Middle class families are not the only ones who have fallen. Even those families already at the bottom of the income distribution (i.e., below the $25,000 threshold) have experienced a decline. The new census figures show that 43 percent of the poor now live at half the poverty line (i.e., “deep poverty”), which, for a family of four means they live on a little less than $10,000 a year. This is a 1 percent increase over 2004, which equates to approximately 300,000 more people living in “deep poverty” in 2005 than the year before. This is also the highest percentage of people living in “deep poverty” on record (the U.S. Census Bureau started collecting this data in 1975).
While the downward economic spiral of America’s poor and middle class families is bad news enough, it is made all the more disturbing when the rise in inequality is considered. The average income for households in the bottom 20 percent of the income distribution is just $10,655 compared to $159,583 for those in the top 20 percent – a staggering 1,500 percent disparity and the highest percentage disparity on record. This top 20 percent of households now brings in 50.4 percent of all the income, compared to just 12 percent for the bottom 40 percent of households combined. Again, this is the highest share of income going to the richest 20 percent of households on record.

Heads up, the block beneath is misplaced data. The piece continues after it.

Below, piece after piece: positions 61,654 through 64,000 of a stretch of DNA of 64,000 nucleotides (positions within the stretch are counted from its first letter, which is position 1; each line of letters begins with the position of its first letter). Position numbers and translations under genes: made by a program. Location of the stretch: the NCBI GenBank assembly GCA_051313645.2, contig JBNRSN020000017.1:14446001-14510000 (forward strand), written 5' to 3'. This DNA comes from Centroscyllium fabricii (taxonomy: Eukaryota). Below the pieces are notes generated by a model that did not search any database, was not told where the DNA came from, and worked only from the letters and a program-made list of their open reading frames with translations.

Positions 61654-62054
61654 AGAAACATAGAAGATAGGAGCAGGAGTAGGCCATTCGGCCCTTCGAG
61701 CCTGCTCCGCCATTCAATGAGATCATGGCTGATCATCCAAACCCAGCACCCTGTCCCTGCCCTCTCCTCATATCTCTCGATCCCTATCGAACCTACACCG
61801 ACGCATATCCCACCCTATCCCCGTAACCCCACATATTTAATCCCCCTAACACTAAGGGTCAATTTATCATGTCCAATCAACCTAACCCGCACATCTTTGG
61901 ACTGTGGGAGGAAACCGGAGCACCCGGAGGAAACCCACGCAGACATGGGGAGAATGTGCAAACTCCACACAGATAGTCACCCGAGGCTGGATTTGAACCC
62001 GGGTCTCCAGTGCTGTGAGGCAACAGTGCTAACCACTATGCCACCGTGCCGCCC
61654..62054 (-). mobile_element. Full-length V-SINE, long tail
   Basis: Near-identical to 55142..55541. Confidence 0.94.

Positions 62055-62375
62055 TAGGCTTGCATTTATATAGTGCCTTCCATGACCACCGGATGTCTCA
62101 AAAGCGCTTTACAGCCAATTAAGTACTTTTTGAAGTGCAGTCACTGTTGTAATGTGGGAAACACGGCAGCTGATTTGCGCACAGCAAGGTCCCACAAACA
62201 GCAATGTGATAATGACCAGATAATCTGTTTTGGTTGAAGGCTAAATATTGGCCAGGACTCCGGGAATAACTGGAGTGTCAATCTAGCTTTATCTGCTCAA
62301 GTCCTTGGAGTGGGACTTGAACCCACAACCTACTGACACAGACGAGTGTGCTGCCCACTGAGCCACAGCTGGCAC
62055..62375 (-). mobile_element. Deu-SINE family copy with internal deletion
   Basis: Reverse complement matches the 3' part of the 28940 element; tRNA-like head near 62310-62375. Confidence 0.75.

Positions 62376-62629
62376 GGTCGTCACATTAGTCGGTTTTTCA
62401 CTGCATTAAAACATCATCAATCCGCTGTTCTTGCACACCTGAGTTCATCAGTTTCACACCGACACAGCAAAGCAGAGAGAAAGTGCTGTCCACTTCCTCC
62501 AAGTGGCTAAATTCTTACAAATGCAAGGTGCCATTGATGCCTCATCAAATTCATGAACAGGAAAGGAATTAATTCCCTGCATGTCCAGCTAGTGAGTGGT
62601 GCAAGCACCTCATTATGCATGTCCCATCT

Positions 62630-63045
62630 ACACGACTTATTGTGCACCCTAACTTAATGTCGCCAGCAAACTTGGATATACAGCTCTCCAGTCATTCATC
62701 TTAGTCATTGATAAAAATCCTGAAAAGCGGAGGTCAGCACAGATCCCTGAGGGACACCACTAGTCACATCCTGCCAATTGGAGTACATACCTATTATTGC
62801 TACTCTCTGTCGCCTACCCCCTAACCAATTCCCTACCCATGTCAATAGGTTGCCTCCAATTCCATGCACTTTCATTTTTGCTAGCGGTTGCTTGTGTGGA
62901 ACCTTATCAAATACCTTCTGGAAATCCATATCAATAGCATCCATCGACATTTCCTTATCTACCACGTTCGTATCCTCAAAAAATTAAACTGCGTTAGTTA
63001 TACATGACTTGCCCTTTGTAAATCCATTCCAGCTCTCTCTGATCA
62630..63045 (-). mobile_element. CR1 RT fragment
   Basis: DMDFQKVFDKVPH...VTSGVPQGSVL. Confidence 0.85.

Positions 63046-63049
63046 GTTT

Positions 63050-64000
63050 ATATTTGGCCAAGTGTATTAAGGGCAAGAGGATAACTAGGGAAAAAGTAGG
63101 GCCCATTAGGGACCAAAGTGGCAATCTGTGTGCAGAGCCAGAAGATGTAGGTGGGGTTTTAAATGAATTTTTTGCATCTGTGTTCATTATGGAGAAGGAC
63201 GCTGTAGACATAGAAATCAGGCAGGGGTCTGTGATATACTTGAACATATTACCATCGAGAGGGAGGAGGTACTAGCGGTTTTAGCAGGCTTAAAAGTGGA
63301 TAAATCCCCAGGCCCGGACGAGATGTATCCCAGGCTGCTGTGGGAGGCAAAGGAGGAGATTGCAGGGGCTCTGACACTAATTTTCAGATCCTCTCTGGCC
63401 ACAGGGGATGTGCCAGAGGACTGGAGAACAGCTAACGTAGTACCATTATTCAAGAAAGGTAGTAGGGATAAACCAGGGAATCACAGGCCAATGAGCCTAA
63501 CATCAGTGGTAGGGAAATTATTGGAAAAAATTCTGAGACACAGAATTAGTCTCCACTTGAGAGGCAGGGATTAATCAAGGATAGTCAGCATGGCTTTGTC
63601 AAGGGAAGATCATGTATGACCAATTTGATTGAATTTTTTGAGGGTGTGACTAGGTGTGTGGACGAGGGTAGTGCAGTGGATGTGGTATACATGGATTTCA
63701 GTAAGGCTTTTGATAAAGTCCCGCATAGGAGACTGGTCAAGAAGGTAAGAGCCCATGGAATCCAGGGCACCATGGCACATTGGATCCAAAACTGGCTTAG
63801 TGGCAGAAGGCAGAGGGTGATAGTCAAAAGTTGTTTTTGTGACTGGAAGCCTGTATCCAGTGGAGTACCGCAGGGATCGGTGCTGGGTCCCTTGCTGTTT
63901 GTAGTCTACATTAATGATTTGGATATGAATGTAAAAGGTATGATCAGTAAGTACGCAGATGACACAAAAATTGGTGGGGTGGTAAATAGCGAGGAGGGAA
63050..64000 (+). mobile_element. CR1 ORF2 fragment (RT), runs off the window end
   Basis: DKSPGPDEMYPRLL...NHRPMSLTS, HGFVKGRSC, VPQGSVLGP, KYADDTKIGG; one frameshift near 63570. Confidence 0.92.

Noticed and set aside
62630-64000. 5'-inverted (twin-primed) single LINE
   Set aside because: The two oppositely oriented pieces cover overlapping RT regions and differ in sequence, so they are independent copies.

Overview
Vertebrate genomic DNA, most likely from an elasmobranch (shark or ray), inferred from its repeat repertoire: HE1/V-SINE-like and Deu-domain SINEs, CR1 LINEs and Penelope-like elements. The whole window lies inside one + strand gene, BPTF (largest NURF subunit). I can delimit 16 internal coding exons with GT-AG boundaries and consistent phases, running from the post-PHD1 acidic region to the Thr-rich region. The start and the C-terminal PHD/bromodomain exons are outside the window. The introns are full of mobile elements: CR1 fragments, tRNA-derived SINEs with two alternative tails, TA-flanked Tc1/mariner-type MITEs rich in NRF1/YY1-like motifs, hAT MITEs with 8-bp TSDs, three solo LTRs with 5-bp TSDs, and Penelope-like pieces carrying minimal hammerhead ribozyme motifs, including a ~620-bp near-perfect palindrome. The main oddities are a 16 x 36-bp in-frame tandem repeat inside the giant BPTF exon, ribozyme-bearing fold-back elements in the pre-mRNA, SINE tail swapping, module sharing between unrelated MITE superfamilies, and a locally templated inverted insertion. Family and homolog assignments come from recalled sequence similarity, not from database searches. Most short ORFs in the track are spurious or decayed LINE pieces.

Bear in mind that this has been the pattern for 25 years. It isn’t new. It has been the norm since Reagan unleashed the extremes of capitalist greed with deregulation, open hostility to unions, and David Stockman’s trickle-down economics. At that 1.5% a year as an average (it probably isn’t; many years since 1980 have been much worse than that), there has been an increase in poverty of almost a third in the past quarter-century. As long as the economic playing field remains tilted toward the powerful and the greedy, poverty will continue to increase, and the best you can do will be to try to make poor people more comfortable with their poverty and more able to, with great sacrifice and discipline, acquire some small creature-comforts not available to them before – until the time comes when the powerful take those as well. And they will, don’t kid yourself.
If that’s enough for you, god bless you and good luck. What you’re doing is better than doing nothing. But it isn’t enough for me.
I want an equitable society where nobody starves because there are enough jobs at livable wages and the powerful are prevented from scooping up everything that isn’t nailed down. You want to end poverty? Then a more equitable distribution of our finite wealth is the only way to do it. Until that happens, I will NOT accept infant mortality rates comparable to the Third World’s, and I don’t have much interest in an anti-poverty strategy that is all band-aids and no tourniquets, all acceptance of the status quo and no rebellion against it.